Today, make an effort to take a step in the green direction like SunChips. I’m going to work on driving less and invest in a new bike. This might be hard to accomplish in a tie, but I’m sure I’ll figure out a way to make it work. What steps are you or your organization taking to stay green?

10 Ways to Go Green and Save Green
A great actionable list of simple things you can do today to help reduce your environmental impact, save money, and live a happier, healthier life.

Create The Good – Go Green
Create The Good is a movement started by the AARP to connect people with positive opportunities, in whatever way works for them. Their “Go Green” campaign provides a list of ideas for you to support the environment at work, in your community, and with friends, including ideas for those of us who are over-scheduled and pressed for time.

Earth Day on Business.gov
This is a collection of green resources and guides just for businesses. The site includes a Small Business Guide to Energy Efficiency with tips, advice, and resources to help businesses save on energy costs: from energy saving tips to information on grants, loans and incentives available for making energy efficient upgrades to your facilities.

Earth911.com Business Solutions

Earth911 is an environmental services company that provides tools to engage consumers, track recycling and proper disposal programs and demonstrate compliance. The web site provides information about reducing your impact, reusing what you’ve got and recycling your trash.

Pick 5 for the Environment

Pick 5 is an international environmental effort by the U.S. Environmental Protection Agency and the U.S. Department of State. From the website, you choose 5 actions you will take to support the environment, then sign up and make a pledge. You can print out your list so everyone in your household or office can follow along.

It’s not the size of your BLOG. It’s how you use it.

When you hear the expression “all the cool kids are doing it”, do you think of snap bracelets and Vanilla Ice? Maybe even Thundercats and Punky Brewster? (If so, you’ve just been dated, as well as me). But for companies all the “cool” ones have blogs. If this was a party, it would be Apple, GoDaddy, Southwest, and many more, we can even make an exception for Ford Motor Company (think Wooderson from Dazed and Confused). It’s one of the simplest tools each company can use is the blog. This handy little piece of communication allows companies the opportunity to reach customers, industry leaders, employees and the almighty media. It allows sharing your vision of the company, looking for potential feedback, best practices and even can help battle negative perception.

Before you rush into setting up your company blog (slow down there Ricky Bobby), it wouldn’t hurt to do a little research on your competitors blogs (if they are smart enough to have one), maybe pick up a book about blogging from Amazon (or Borders-they need the sales) and even looking at Technorati to see who has the best blogs out there to give yourself something to aim for (besides Sarah Palin). Your blog is only as good as writer(s) though (I grant myself an exception), so you will want to make sure the person (or people) contributing are knowledgeable about your company and the industry. Your CEO is probably the best primary voice of your blog. Take into consideration Southwest Airlines, their CEO Gary Kelly, posted a question on the Southwest Blog about possibly changing the seating arrangements which “die-hard” Southwest customers came to love. This possible change erupted into hundreds of comments ultimately resulting in the company keeping their current seating policy. This was smart, take the idea to the people, the ones who in the end are putting dinner on your employees table and paying for that Ice Rink of a engagement ring (did you go to Jared?) you just bought your future ex-wife.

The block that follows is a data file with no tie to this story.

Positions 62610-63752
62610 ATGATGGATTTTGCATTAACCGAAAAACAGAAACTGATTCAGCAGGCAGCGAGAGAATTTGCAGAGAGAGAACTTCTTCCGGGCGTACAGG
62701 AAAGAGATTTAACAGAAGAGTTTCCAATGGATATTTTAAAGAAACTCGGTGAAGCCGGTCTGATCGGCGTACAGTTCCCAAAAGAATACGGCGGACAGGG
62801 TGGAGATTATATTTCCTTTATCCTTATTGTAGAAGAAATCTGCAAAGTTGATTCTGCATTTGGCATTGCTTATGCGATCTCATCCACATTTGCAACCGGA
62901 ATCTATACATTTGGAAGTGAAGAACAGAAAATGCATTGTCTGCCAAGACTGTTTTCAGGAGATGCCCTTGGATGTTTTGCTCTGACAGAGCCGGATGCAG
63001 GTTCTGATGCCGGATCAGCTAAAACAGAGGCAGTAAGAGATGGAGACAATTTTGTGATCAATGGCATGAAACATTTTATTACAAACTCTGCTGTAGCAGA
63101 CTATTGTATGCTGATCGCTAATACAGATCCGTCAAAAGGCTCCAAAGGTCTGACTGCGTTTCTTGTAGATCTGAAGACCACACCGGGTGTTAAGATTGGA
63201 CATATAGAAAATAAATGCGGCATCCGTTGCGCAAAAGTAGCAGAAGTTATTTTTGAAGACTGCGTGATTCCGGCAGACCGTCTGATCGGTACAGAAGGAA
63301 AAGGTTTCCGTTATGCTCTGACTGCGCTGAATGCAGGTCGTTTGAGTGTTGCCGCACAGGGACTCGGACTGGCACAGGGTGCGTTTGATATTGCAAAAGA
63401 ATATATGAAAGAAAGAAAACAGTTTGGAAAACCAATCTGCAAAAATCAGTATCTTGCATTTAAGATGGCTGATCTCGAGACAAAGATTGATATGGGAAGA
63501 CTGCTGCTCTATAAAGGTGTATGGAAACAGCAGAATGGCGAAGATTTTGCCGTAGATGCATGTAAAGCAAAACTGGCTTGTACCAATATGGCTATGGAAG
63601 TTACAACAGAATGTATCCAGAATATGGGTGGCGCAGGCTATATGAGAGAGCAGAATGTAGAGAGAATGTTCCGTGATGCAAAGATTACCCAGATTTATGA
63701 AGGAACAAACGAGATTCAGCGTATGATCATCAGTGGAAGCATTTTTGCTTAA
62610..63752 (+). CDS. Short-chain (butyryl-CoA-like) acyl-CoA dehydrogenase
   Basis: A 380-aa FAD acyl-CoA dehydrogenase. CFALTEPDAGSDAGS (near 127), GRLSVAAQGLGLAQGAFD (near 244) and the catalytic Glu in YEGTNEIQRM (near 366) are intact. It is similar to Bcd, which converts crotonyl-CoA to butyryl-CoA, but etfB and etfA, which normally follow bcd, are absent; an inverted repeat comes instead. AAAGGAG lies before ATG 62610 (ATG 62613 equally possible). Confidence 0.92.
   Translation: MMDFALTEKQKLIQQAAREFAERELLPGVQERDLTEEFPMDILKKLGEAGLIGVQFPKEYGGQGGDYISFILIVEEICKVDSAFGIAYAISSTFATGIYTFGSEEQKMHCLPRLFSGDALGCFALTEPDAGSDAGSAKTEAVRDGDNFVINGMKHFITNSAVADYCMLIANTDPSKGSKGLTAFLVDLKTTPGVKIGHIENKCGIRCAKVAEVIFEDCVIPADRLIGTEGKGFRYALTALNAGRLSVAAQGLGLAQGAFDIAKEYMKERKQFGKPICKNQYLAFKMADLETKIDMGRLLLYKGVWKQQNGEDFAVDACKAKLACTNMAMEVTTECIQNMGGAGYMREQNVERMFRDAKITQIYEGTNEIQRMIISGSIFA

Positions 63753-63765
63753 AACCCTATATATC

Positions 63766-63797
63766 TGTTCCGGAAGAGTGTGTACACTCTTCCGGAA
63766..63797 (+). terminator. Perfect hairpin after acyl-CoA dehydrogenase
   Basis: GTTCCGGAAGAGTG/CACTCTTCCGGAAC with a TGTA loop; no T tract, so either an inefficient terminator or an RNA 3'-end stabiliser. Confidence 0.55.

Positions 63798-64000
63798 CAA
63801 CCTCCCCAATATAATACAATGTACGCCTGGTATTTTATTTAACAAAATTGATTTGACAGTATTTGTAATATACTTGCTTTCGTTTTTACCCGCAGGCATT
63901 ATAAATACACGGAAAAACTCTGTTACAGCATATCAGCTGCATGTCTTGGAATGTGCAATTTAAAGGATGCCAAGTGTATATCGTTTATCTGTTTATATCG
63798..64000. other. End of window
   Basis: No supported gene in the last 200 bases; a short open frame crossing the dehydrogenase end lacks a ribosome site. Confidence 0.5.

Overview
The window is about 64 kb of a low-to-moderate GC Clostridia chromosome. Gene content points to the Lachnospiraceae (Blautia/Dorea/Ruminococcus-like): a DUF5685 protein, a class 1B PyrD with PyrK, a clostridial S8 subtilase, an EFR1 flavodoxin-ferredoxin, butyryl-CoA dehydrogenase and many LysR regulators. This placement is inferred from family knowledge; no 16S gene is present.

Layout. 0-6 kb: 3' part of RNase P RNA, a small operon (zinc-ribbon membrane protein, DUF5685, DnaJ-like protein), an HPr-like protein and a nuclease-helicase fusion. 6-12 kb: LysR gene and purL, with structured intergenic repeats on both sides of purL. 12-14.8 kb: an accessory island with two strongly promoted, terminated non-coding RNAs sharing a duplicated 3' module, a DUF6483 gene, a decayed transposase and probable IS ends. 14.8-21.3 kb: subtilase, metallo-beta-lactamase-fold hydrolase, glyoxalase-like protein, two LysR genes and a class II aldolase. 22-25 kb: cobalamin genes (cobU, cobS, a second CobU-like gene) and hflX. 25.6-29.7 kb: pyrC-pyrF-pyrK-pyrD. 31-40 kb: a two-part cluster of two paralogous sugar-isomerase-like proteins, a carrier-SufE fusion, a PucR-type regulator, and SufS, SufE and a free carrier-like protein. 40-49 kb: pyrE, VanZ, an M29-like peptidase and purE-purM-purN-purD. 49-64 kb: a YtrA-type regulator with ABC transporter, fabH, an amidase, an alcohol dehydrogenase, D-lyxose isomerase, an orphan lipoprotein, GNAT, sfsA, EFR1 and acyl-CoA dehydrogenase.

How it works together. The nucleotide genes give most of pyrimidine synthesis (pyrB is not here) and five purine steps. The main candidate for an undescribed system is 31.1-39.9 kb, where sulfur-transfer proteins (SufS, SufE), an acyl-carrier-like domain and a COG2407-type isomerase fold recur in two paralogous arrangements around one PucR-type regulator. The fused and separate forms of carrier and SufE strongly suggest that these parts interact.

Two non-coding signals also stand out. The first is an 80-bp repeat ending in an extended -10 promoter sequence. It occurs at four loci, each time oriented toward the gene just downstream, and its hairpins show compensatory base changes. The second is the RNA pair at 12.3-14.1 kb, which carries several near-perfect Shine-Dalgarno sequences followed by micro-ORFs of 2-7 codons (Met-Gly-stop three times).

It’s a medium that allows you to be yourself and candid, share your thoughts and expect feedback. You may not like all of it but if you can’t learn from your customers you’re doomed to fail (I’m looking at you NBC-your time is a ticking). Speaking of NBC, blogs and their viral appeal helped bring back Chuck (I was one of the many –according to the ratings- who never seen it). It was a grassroots movement started by those who embraced the show and fought for it. We live in a time where this is going to happen every day and products that were once gone are back because of the revolution of the devoted followers that took to their blogs and bitched long enough and loud enough for the change to work. So…what do you want to blog about in hopes of bringing back? (And do not say George W. Bush or New Coke).

Go Bananas!

Guerilla Marketing, a term coined and defined by Jay Conrad Levinson in his book Guerilla Marketing, is more about matching wits than matching budgets. “Guerilla marketing can be as different from traditional marketing as guerilla warfare is from traditional warfare. Rather than marching their marketing dollars forth like infantry divisions, guerilla marketers snipe away with their marketing resources for maximum impact (Levinson, 1984).”

Since the 1984 release of his book, Levinson has created an innovative new trend in the marketing industry and as an avid fan of guerilla marketing tactics, I would like to share with you one of my favorite examples. The following is brought to you by T-Mobile in an effort to promote their slogan: “life is for sharing.”

Now, it may be because I am a devoted Beatles fan or the fact that London is one of my favorite cities; but how remarkable was that? It gives me goose bumps every time I watch it. As someone in the marketing and advertising industry, this is what inspires me. These are the types of campaigns that bring life and creativity to our industry. This is what people remember. Yes, you may come up with a great television or print ad that millions of people will see; but it is the crazy, out-there guerilla marketing that people remember. Take for example the Truth Campaign for anti-tobacco education. It has talk value and has created a huge buzz since the launch of the campaign in 1998. What created that buzz you ask? It was their outlandish, bold and risk-taking marketing tactics. Everyone wanted to see what it was all about, which ultimately created success for their campaign.